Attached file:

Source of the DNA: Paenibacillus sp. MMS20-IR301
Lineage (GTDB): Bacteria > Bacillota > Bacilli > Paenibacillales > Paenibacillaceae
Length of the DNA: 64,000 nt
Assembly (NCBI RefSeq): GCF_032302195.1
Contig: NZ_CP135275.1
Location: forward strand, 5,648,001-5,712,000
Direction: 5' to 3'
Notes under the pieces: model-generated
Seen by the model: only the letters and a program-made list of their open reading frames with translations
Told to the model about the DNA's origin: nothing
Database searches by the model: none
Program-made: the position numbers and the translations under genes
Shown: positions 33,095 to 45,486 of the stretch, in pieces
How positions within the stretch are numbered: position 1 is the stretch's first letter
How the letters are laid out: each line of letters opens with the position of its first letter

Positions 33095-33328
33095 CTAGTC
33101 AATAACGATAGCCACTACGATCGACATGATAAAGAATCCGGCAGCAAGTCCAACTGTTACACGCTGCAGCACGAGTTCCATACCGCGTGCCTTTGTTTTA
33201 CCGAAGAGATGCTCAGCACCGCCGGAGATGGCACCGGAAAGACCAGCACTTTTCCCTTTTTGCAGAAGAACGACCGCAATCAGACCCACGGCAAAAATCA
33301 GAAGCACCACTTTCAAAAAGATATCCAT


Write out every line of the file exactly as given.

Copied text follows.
Source of the DNA: Paenibacillus sp. MMS20-IR301
Lineage (GTDB): Bacteria > Bacillota > Bacilli > Paenibacillales > Paenibacillaceae
Length of the DNA: 64,000 nt
Assembly (NCBI RefSeq): GCF_032302195.1
Contig: NZ_CP135275.1
Location: forward strand, 5,648,001-5,712,000
Direction: 5' to 3'
Notes under the pieces: model-generated
Seen by the model: only the letters and a program-made list of their open reading frames with translations
Told to the model about the DNA's origin: nothing
Database searches by the model: none
Program-made: the position numbers and the translations under genes
Shown: positions 33,095 to 45,486 of the stretch, in pieces
How positions within the stretch are numbered: position 1 is the stretch's first letter
How the letters are laid out: each line of letters opens with the position of its first letter

Positions 33095-33328
33095 CTAGTC
33101 AATAACGATAGCCACTACGATCGACATGATAAAGAATCCGGCAGCAAGTCCAACTGTTACACGCTGCAGCACGAGTTCCATACCGCGTGCCTTTGTTTTA
33201 CCGAAGAGATGCTCAGCACCGCCGGAGATGGCACCGGAAAGACCAGCACTTTTCCCTTTTTGCAGAAGAACGACCGCAATCAGACCCACGGCAAAAATCA
33301 GAAGCACCACTTTCAAAAAGATATCCAT